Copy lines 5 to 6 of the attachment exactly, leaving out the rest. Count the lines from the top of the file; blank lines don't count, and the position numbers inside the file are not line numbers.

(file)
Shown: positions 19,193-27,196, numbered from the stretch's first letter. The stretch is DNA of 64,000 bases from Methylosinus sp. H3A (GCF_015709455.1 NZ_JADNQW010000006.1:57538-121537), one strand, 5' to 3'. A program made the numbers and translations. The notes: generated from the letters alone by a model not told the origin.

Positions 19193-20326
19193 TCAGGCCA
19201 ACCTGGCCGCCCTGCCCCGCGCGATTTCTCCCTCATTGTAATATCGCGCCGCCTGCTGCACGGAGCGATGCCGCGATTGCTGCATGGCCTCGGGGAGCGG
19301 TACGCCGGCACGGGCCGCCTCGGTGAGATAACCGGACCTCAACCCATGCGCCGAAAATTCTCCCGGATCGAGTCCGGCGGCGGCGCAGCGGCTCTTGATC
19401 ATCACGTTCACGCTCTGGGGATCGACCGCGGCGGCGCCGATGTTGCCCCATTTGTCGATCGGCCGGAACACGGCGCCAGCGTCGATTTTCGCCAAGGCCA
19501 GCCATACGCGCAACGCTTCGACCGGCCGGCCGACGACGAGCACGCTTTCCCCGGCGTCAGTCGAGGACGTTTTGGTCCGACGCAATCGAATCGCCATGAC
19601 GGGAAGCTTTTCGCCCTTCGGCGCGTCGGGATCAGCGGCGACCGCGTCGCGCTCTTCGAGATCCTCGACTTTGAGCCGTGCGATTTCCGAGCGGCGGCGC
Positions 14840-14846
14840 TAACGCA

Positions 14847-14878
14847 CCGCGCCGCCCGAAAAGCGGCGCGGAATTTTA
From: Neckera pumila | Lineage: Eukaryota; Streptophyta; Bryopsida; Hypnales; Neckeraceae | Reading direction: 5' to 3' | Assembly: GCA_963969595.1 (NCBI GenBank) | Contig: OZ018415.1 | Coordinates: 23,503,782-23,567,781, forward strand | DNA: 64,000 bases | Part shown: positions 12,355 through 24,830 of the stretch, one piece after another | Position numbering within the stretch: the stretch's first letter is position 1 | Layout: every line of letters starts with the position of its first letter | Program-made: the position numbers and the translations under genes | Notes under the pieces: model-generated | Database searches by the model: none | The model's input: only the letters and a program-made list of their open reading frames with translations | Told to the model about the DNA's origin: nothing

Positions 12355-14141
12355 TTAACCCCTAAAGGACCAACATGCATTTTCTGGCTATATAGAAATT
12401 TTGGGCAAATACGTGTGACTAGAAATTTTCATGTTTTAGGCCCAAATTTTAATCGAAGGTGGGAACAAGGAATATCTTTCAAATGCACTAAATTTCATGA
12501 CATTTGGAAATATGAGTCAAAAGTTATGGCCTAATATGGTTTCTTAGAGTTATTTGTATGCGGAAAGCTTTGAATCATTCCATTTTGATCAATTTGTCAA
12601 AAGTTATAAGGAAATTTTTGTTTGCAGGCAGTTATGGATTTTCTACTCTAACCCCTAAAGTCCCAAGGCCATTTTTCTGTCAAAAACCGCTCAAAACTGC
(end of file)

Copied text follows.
19301 TACGCCGGCACGGGCCGCCTCGGTGAGATAACCGGACCTCAACCCATGCGCCGAAAATTCTCCCGGATCGAGTCCGGCGGCGGCGCAGCGGCTCTTGATC
19401 ATCACGTTCACGCTCTGGGGATCGACCGCGGCGGCGCCGATGTTGCCCCATTTGTCGATCGGCCGGAACACGGCGCCAGCGTCGATTTTCGCCAAGGCCA